Our latest edition of the State of Kubernetes security report analyzes emerging trends in container, Kubernetes, and cloud-native security. The report highlights the security challenges in cloud-native development and how organizations are addressing these challenges and protecting their applications. Based on survey results from more than 300 DevOps, engineering, and security professionals, this report uncovers new findings about companies that embrace containers and Kubernetes—and how they implement DevSecOps initiatives to protect their cloud-native environments.
- A majority of respondents have experienced a slowdown in application delivery due to unaddressed security concerns.
- Almost all respondents experienced at least one security incident in their Kubernetes environments in the last year, sometimes leading to revenue or customer loss.
- More than three-quarters of respondents have a DevSecOps initiative underway.
- Respondents worry about misconfigurations above all other security concerns.
- More than half of respondents said that they worry the most about the runtime phase of the container cycle.
- Red Hat® OpenShift® is the leader in hybrid cloud deployments.
55% have delayed or slowed down application deployment due to a security concern
More rapid release cycles, faster bug fixes, and greater flexibility to run and manage applications across hybrid environments are three of the most often cited benefits of containerization. However, when security becomes an afterthought, you may end up negating the greatest gain of containerization—agility. The majority of survey respondents (55%) have had to delay an application rollout because of security concerns over the last 12 months. New technologies often create unforseen security challenges. Some organizations are overwhelmed by security needs that stretch across all aspects of the application life cycle, from development through deployment and maintenance. They need a simplified way to protect their containerized applications without slowing development or increasing operational complexity.
Benchmark yourself against the findings in this report to determine how you can accelerate your efforts to apply security controls across containers and Kubernetes.
93% experienced at least one security incident in their Kubernetes environments in the last 12 months
A combination of factors are likely behind this result, including a lack of security knowledge about containers and Kubernetes, inadequate or unfit security tooling, and central security teams unable to keep up with fast-moving application development teams that view security an afterthought. As a consequence, 31% of respondents say they have experienced revenue or customer loss due to a security incident over the last 12 months.
Human error continues to lead the causes of data breaches. A recent study revealed that human error was a major contributing factor in 95% of breaches.1 Not surprisingly, nearly 53% of respondents have experienced a misconfiguration incident in their environments over the last 12 months.
78% have a DevSecOps initiative underway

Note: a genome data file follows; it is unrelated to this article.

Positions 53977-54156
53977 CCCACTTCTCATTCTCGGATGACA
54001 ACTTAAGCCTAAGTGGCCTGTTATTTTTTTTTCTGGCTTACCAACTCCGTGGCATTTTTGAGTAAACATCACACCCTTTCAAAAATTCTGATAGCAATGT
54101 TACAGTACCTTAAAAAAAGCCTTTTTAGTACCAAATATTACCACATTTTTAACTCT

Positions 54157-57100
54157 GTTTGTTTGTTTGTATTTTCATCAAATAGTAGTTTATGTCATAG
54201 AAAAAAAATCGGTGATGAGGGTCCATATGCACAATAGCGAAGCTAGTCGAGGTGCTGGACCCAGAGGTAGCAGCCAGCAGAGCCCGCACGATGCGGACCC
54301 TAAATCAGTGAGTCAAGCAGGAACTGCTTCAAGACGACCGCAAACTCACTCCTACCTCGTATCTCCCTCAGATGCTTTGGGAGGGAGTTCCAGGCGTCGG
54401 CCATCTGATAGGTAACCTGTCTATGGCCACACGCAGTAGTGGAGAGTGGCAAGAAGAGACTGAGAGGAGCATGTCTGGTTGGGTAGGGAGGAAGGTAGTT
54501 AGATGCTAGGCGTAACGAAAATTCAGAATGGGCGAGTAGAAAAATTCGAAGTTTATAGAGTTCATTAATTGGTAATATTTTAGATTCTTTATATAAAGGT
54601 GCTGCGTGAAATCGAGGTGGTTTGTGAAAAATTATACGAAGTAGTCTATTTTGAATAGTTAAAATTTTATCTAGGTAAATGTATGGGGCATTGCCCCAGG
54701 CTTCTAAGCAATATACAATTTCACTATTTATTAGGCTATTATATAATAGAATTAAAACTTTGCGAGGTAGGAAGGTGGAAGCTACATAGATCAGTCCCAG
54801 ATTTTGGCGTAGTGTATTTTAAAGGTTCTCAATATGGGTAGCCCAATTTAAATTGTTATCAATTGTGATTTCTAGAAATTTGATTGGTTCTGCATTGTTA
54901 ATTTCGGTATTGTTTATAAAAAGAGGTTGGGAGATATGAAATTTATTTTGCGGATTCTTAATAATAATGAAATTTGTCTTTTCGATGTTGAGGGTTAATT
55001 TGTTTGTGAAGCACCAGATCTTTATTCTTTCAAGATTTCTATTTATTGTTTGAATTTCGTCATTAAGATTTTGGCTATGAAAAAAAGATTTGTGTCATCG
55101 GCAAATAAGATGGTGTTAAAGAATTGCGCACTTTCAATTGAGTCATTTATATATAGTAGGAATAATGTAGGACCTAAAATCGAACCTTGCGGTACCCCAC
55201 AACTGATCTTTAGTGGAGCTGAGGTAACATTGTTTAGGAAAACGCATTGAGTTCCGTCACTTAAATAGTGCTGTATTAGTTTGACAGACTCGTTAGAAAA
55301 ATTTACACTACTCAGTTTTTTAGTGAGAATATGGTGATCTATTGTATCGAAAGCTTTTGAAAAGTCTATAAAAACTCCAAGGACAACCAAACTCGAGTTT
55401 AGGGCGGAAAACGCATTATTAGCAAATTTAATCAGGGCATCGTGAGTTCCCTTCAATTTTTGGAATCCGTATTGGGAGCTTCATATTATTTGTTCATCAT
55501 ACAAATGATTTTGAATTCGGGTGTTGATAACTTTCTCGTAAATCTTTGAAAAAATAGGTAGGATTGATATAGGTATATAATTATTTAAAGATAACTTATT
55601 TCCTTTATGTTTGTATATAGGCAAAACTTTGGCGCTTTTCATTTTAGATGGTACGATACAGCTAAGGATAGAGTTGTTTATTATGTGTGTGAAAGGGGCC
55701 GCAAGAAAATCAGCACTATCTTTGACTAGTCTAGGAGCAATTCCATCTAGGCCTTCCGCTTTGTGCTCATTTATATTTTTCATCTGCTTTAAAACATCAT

A majority embraces DevSecOps—a term that encompasses the processes and tooling that allows security to be built into the application development life cycle, rather than as a separate process. Our survey found encouraging news—the vast majority of respondents say they have some form of DevSecOps initiative underway. Only 22% of respondents continue to operate DevOps separate from security. 27% of respondents count themselves among the most forward-looking organizations when it comes to DevSecOps, with an advanced DevSecOps initiative where they are integrating and automating security throughout the life cycle.
Misconfiguration is the top security concern (46%)
Kubernetes is a highly customizable container orchestrator, with various configuration options that affect an application’s security posture. Consequently, respondents worry the most about exposures due to misconfigurations in their container and Kubernetes environments (46%)—nearly three times the level of concern over attacks (16%), with vulnerabilities as the second leading cause of worry (28%).
The best way to address this challenge is to automate configuration management as much as possible, so that security tools—rather than humans—provide the guardrails that help developers and DevOps teams configure containers and Kubernetes more securely.
57% worry the most about the runtime phase of the container life cycle
Runtime—sometimes also known as Day 2 operations or the post-deployment stage—is the container life cycle phase that organizations worry about the most. This concern seems counterintuitive given that an overwhelming majority of respondents identify misconfigurations as the source of biggest security risk and have experienced a misconfiguration incident more often than any other type of security incident.
However, consider that runtime security issues are usually caused by security lapses—such as a misconfiguration—at build or deploy stage. Furthermore, any negative outcome of a security misstep at build or deploy stages is likely to be felt only once an application is running in production. Incident response, a key aspect of security, is also more complicated at runtime. Lastly, security issues discovered at runtime are likely to cost more to fix as well. All together, it makes heightened runtime security worries more understandable.
Red Hat OpenShift named as leader in hybrid cloud deployments
Hybrid cloud deployments were recognized as the most popular mode of running containerized applications at large organizations (with more than 1,000 employees). These hybrid models need consistent security and compliance no matter where workloads are deployed. Of the 42% of respondents using a hybrid cloud deployment model, half use Red Hat OpenShift to manage their containers and Kubernetes.